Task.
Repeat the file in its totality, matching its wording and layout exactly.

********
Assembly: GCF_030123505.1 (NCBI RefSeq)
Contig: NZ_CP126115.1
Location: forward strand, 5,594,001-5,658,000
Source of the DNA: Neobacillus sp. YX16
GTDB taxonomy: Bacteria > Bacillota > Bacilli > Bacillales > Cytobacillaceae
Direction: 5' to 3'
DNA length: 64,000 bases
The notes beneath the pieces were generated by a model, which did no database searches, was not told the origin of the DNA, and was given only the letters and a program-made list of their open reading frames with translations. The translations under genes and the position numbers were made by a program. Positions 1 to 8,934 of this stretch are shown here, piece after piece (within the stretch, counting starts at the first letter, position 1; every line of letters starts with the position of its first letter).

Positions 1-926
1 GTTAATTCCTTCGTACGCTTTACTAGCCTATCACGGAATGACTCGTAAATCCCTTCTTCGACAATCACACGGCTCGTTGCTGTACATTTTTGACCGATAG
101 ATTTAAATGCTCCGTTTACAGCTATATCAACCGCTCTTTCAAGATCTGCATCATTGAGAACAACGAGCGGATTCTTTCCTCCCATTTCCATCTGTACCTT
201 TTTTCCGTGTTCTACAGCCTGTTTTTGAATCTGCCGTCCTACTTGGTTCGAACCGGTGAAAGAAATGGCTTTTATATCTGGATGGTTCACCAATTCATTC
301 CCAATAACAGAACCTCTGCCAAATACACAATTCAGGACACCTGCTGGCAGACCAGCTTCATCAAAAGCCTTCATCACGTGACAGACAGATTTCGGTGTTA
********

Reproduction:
Assembly: GCF_030123505.1 (NCBI RefSeq)
Contig: NZ_CP126115.1
Location: forward strand, 5,594,001-5,658,000
Source of the DNA: Neobacillus sp. YX16
GTDB taxonomy: Bacteria > Bacillota > Bacilli > Bacillales > Cytobacillaceae
Direction: 5' to 3'
DNA length: 64,000 bases
The notes beneath the pieces were generated by a model, which did no database searches, was not told the origin of the DNA, and was given only the letters and a program-made list of their open reading frames with translations. The translations under genes and the position numbers were made by a program. Positions 1 to 8,934 of this stretch are shown here, piece after piece (within the stretch, counting starts at the first letter, position 1; every line of letters starts with the position of its first letter).

Positions 1-926
1 GTTAATTCCTTCGTACGCTTTACTAGCCTATCACGGAATGACTCGTAAATCCCTTCTTCGACAATCACACGGCTCGTTGCTGTACATTTTTGACCGATAG
101 ATTTAAATGCTCCGTTTACAGCTATATCAACCGCTCTTTCAAGATCTGCATCATTGAGAACAACGAGCGGATTCTTTCCTCCCATTTCCATCTGTACCTT
201 TTTTCCGTGTTCTACAGCCTGTTTTTGAATCTGCCGTCCTACTTGGTTCGAACCGGTGAAAGAAATGGCTTTTATATCTGGATGGTTCACCAATTCATTC
301 CCAATAACAGAACCTCTGCCAAATACACAATTCAGGACACCTGCTGGCAGACCAGCTTCATCAAAAGCCTTCATCACGTGACAGACAGATTTCGGTGTTA